This game feels strangely similar and dissimilar from other Arkham games that came before it. Neighborhood encounter decks, travelling through neighborhoods? That’s Arkham Horror. Single decks that have mixes of types, streamlined play, that’s Eldritch Horror. Flat no dice monster attacks, a neighborhood layout per scenario, and using a bag to determine random events, feels lmore ike Arkham Horror the Living Card Game. All of these seem familiar to other Arkham games. What is most different is the combination of different Arkham elements combined with a very fast pace that seems faster and more than any Arkham game before.

We know we’re trying to save the world, we know we’re going to be pushed to the limits of our ability to cooperate and delegate tasks, but this seems like the most challenging and adrenalin pumping version of Arkham yet.

Arkham Horror the 3rd edition feels like a version of Arkham Horror that matches more what my group asks out of games. We want the complexity of feeling almost overwhelmed with our cooperative games,along with a strong thematic component, but we want quick setups and teardowns along with a reliable playtime of less than 3 hours.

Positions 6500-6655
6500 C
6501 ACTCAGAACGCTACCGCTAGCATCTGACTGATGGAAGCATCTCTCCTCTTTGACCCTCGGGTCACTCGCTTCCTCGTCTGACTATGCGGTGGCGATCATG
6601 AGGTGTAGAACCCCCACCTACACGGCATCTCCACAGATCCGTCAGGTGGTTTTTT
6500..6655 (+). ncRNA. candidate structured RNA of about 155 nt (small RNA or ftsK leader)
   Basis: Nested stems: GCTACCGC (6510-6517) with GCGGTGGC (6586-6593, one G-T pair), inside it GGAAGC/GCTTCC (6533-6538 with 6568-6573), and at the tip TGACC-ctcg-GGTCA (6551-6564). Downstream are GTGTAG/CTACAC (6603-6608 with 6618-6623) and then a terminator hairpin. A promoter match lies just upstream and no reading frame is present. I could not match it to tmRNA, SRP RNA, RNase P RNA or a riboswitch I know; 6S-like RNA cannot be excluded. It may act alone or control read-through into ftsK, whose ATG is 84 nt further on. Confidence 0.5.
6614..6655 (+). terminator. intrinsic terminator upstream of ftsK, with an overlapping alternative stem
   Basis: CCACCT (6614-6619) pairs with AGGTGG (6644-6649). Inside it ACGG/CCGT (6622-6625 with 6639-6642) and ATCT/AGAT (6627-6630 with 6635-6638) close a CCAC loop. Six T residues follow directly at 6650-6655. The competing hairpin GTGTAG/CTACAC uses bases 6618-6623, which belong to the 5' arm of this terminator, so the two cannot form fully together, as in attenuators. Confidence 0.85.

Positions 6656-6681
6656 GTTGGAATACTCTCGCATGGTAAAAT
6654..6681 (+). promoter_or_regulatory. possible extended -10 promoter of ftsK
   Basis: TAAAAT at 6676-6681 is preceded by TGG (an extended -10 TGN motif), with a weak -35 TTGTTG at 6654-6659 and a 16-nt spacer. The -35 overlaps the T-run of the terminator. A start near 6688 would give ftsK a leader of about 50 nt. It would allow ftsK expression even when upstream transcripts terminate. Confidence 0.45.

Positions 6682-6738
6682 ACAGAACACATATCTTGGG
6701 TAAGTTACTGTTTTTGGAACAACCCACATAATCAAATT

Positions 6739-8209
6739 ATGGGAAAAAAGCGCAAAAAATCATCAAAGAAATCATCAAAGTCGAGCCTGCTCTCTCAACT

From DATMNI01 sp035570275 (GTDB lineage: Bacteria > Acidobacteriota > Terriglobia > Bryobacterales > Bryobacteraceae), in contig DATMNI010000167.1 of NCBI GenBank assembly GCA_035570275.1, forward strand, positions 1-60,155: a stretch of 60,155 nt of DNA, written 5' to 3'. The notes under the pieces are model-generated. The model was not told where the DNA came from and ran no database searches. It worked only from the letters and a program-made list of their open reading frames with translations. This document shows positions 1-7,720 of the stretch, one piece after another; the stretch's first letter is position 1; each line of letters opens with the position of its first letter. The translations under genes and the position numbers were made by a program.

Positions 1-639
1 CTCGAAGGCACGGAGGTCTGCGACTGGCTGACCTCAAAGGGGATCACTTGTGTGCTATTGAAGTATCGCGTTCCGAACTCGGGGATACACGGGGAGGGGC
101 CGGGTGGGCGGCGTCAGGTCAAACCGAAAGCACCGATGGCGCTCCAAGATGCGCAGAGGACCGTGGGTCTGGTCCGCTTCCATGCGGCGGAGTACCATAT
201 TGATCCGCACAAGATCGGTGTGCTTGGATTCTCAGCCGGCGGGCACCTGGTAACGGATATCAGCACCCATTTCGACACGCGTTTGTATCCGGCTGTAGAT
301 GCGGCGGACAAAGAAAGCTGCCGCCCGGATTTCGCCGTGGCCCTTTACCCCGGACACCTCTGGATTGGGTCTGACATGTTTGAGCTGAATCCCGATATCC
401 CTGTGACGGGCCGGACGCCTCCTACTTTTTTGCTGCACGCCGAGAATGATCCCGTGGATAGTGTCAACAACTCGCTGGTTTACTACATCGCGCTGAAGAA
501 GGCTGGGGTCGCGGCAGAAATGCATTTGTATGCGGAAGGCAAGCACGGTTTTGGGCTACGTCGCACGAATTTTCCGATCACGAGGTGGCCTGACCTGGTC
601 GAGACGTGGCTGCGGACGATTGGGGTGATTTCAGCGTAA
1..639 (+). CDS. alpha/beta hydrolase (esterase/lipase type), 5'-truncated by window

From that perspective, the game is good, and I’m happy to continue exploring it. But I do have some misgivings that I’m unsure I’ll overcome. Arkham Horror 2nd edition had the first few rounds where not much threatening was going on, and the group, often always including some new players, would wander around, picking up some cool interesting good stuff, suffer some insanity-causing old lady turning into a slathering monster random event or whatever, and then, just when things seem easy, start to careen out of control as more and more things pop up faster than the team could deal with them until we either defeated the scenario or we failed. Those first few rounds were crucial to get people to bond with their character, often defining their image of their character based on what initially happened to them. It felt “narrative”, it felt like a lite RPG.